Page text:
Don’t count on it, but it would be great if they would. And there is a petition for a writ of certiorari in the case of Duncan K. Robertson v. GMAC Mortgage LLC et al. which could have that effect. Below are a couple of great quotes from Scott Stafne’s petition:
“It is inappropriate for the federal District Court of Washington to continue chastising borrowers by claiming federal courts do not accept any “show me the note/split the note” defense when Wash. Rev. Code § 61.24.030(7)(a) and the Washington Supreme Court indicate otherwise. Indeed, even this Court has recognized the viability of this defense. See Carpenter v. Longan, 83 U.S. 271 (16 Wall. 271), 21 L. Ed. 313, (1873). As does the Restatement of the Law, Third, Property (Mortgages) 5.4 when an intention to split the note can be proved.”
Well said. There is a tendency of federal district courts (and not just in Washington)–a very strong tendency–to discount the very clear dictates of Carpenter v. Longan. See, for example, the Texas case of Kramer v. FNMA, which I wrote about in a post titled MERS IS THE PROBLEM, PART 5 MILLION AND COUNTING… In Kramer, Judge Sam Sparks said that when Carpenter talks about assignments of mortgage separate from the note being a nullity, that is merely “dicta” and Sparks doesn’t have to follow it.
The Supreme Court badly needs to clarify whether it means what it said in Carpenter (i.e., “An assignment of the note carries the mortgage with it, while an assignment of the latter alone is a nullity.”)–or not. A lot of heartache, money, time, and effort could be saved by homeowners, courts, and attorneys if the Supreme Court would simply take up this question. And that’s probably why they won’t hear this case…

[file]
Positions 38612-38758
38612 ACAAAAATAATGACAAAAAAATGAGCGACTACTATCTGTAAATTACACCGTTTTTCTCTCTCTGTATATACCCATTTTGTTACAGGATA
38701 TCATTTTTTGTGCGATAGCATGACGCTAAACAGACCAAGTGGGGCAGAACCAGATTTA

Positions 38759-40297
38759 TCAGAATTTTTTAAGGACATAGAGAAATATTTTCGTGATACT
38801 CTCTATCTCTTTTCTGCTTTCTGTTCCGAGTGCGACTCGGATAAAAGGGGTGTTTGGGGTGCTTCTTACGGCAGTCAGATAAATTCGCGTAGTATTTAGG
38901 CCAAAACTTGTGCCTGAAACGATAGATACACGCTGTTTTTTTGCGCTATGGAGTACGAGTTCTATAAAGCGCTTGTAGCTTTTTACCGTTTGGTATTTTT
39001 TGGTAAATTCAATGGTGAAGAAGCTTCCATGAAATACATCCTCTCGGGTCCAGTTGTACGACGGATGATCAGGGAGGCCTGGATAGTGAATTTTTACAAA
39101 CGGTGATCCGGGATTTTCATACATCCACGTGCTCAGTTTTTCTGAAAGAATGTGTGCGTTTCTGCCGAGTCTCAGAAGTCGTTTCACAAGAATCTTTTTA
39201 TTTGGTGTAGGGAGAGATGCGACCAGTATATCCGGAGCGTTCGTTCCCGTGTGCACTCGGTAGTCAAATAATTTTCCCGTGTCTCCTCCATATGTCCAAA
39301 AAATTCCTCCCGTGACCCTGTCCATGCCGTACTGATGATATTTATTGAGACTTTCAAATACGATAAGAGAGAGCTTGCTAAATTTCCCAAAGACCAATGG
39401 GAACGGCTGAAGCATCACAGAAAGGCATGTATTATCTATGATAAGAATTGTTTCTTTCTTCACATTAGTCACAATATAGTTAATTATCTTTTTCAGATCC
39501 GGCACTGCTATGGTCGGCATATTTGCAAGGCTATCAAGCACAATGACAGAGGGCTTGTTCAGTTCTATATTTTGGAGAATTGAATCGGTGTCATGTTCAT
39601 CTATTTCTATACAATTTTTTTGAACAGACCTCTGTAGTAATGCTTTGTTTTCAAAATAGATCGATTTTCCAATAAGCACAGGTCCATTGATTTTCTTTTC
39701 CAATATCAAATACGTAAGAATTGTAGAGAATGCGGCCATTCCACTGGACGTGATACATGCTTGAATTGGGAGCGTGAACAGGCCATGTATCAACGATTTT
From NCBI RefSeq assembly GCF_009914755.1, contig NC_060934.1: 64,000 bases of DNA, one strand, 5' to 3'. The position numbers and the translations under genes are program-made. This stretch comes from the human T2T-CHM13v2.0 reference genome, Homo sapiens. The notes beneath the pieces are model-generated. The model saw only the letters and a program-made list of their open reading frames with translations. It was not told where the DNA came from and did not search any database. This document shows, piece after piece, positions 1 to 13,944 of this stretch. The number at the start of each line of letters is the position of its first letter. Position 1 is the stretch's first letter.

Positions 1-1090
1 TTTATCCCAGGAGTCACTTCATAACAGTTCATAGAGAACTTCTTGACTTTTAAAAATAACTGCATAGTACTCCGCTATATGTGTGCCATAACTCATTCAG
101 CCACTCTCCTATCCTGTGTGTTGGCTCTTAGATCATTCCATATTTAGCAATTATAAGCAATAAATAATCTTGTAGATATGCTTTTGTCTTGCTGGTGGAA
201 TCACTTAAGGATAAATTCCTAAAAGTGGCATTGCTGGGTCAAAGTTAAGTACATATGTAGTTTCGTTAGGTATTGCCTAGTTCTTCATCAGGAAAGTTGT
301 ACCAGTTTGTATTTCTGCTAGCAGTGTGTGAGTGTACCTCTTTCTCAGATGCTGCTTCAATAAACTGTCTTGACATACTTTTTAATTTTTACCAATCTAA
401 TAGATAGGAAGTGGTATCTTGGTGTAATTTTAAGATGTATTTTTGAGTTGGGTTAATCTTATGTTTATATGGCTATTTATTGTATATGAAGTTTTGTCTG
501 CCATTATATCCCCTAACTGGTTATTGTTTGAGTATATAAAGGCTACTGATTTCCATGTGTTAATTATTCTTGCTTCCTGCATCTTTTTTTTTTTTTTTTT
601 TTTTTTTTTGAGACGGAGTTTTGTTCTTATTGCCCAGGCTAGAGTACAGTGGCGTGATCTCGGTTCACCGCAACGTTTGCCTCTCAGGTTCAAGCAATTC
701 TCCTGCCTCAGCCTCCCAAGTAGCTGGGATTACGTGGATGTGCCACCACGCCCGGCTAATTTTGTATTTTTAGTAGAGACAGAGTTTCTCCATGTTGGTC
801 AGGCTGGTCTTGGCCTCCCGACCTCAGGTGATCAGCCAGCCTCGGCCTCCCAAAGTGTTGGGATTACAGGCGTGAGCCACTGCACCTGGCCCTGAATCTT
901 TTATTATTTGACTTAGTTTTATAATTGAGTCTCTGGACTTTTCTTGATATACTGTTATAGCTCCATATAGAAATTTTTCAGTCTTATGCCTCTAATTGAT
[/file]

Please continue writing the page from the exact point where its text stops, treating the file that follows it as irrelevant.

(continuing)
Like Bill Butler, Stafne’s petition also makes note of the federal judiciary’s VERY strong tendency to dismiss cases involving financial instruments:
“In 2011 the Federal Judicial Center commissioned a report to determine the effect of Iqbal on dismissals. Cecil, Joe, et al.Motions to Dismiss for Failure to State a Claim after Iqbal: Report to the Judicial Conference Advisory Committee on Civil Rules (2011) (FJC Report). The Report compared dismissal rates under FRCP 12(b)(6) motions to dismiss pre- and post-Iqbal/Twombly pleading standards in order to determine its impact. While dismissal rates were somewhat higher generally, one class of cases – those involving financial instruments – showed that in 2010 federal courts applying the Iqbal/Twombly dismissed 91.9% of financial instrument claims for “failure to state a claim.” This is nearly double the rate of such dismissals (47%) for 2006, pre-foreclosure crisis. Report at 14, Table 4. Notably, the statistics excluded pro se plaintiffs which would have undoubtedly moved the number higher. FJC Report at vii.”
Keep your fingers crossed…(hat tip to Shelley Erickson)